Legionella Record Keeping: A Guide for Duty Holders
The UK's Health and Safety Executive publishes plenty of useful information concerning legionella record keeping involving the monitoring and maintenance of water systems such as hot tubs, cooling towers, and hot and cold water distribution systems within premises of many kinds. Understanding how legionella bacteria spreads, how this can be prevented (or at least controlled), and recording what control measures you’ve taken, when they were done, and the results of any tests or checks is vital if you are the duty holder, you are in control of premises, or you are the designated legionella responsible person.
The importance of legionella record keeping
One important element involved in the risk management of legionella is the act of keeping records. Not everyone is clear on how this should be done, what should be recorded and how long the records should be kept for.
Firstly, it is important that a legionella risk assessment must be completed that focuses on whether a risk of legionella exists within the premises you are responsible for. In some cases, there will be no risk, and in others, some degree of risk will be present. However, in each case, you should keep a copy of the risk assessment and make sure it is dated. It should also be reviewed periodically to ensure nothing has changed that may lead to a different approach being required.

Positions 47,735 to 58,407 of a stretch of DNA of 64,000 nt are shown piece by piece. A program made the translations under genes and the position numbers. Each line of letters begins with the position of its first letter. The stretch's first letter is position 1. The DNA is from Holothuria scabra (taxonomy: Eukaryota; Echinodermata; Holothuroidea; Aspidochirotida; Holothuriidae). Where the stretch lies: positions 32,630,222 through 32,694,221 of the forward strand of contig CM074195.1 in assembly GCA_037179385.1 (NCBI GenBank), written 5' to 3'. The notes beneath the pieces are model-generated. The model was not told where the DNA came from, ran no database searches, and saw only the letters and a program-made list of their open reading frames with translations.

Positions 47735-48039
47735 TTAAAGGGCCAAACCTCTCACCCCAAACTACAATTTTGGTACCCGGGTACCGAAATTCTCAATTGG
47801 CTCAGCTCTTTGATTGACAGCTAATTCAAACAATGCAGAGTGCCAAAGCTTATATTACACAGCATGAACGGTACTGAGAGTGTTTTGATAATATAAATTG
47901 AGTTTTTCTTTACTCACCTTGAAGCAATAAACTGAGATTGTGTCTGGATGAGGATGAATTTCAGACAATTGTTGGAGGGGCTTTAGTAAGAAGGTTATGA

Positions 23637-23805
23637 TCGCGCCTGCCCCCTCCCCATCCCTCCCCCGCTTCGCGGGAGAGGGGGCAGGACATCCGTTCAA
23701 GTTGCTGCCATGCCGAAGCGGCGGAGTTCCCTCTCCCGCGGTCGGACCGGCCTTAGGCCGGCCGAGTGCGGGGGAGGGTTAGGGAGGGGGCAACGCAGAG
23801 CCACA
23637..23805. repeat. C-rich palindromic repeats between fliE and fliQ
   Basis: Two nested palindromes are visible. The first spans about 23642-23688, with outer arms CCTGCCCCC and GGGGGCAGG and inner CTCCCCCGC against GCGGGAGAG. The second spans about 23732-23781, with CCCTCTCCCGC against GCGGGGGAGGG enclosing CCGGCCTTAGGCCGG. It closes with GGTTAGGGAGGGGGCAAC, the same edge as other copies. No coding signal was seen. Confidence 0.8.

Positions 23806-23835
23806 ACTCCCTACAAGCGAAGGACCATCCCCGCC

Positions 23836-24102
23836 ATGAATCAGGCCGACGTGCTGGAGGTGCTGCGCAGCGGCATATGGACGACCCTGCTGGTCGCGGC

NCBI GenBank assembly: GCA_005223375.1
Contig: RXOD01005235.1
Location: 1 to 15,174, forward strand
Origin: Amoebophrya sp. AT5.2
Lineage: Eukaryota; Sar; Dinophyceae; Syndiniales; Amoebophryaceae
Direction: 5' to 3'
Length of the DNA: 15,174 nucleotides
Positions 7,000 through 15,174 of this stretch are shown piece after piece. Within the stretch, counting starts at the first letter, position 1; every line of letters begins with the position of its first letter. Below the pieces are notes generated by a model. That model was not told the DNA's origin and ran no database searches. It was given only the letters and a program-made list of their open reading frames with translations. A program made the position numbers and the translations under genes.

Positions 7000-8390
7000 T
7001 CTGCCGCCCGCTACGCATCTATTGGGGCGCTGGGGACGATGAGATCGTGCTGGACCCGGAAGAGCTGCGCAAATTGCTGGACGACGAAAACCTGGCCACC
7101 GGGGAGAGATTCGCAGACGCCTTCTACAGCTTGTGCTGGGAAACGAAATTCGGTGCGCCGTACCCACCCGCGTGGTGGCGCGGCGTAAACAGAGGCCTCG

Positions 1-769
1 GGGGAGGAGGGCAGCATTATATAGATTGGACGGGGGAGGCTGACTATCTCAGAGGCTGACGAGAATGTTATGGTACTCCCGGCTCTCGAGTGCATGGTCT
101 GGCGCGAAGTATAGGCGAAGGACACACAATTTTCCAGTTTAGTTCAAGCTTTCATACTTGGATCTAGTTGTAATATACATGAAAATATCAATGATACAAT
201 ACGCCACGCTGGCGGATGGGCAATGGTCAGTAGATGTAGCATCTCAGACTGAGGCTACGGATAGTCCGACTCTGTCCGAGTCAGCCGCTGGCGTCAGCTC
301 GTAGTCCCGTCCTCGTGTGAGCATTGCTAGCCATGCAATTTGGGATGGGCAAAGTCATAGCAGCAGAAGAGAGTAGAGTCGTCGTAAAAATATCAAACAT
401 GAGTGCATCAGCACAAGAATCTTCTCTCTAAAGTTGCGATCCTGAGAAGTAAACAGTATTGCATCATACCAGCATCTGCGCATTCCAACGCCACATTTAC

How many employees are present?
This may seem like an odd question, but the answer will determine whether any written records need to be kept by law. Businesses with five or more employees are required to keep records of any significant findings including any identified risks and the steps taken to prevent or control them. Typically these records should be kept while current and applicable, and for two years after the point where they are no longer current. For example, if your business had a cooling tower until 1st January 2017, but it was then removed, the records should be kept until two years after that date. However, details of any monitoring, checks or tests carried out should be kept for longer, at least five years.
While you aren’t required to have written records if you have fewer than five employees, it may still be prudent to keep them. This will help you in managing the history of your efforts to maintain the water systems you are responsible for. However, less-detailed records would suffice.
What information should be recorded?
If legionella records are required to be kept, they should cover the name(s) of those responsible for carrying out the original legionella risk assessment. Anyone involved in managing and maintaining the water systems and in acting to do so should also be included.
Anything of significance discovered during the risk assessment should be noted, along with all inspection dates, tests, and other similar incidents. When a maintenance scheme or written scheme of control is agreed upon, this should also be detailed to make sure everything is covered. If in doubt, write more than you think you need to. At the very least, it will ensure you have ample information should it ever be required.
Further information, support and advice
If you have questions about the legionella risk management process, the development and implementation of a written scheme of control or any of the other issues raised here and you would like to speak with one of our specialists please call us today on 0161 877 0586 or contact us here.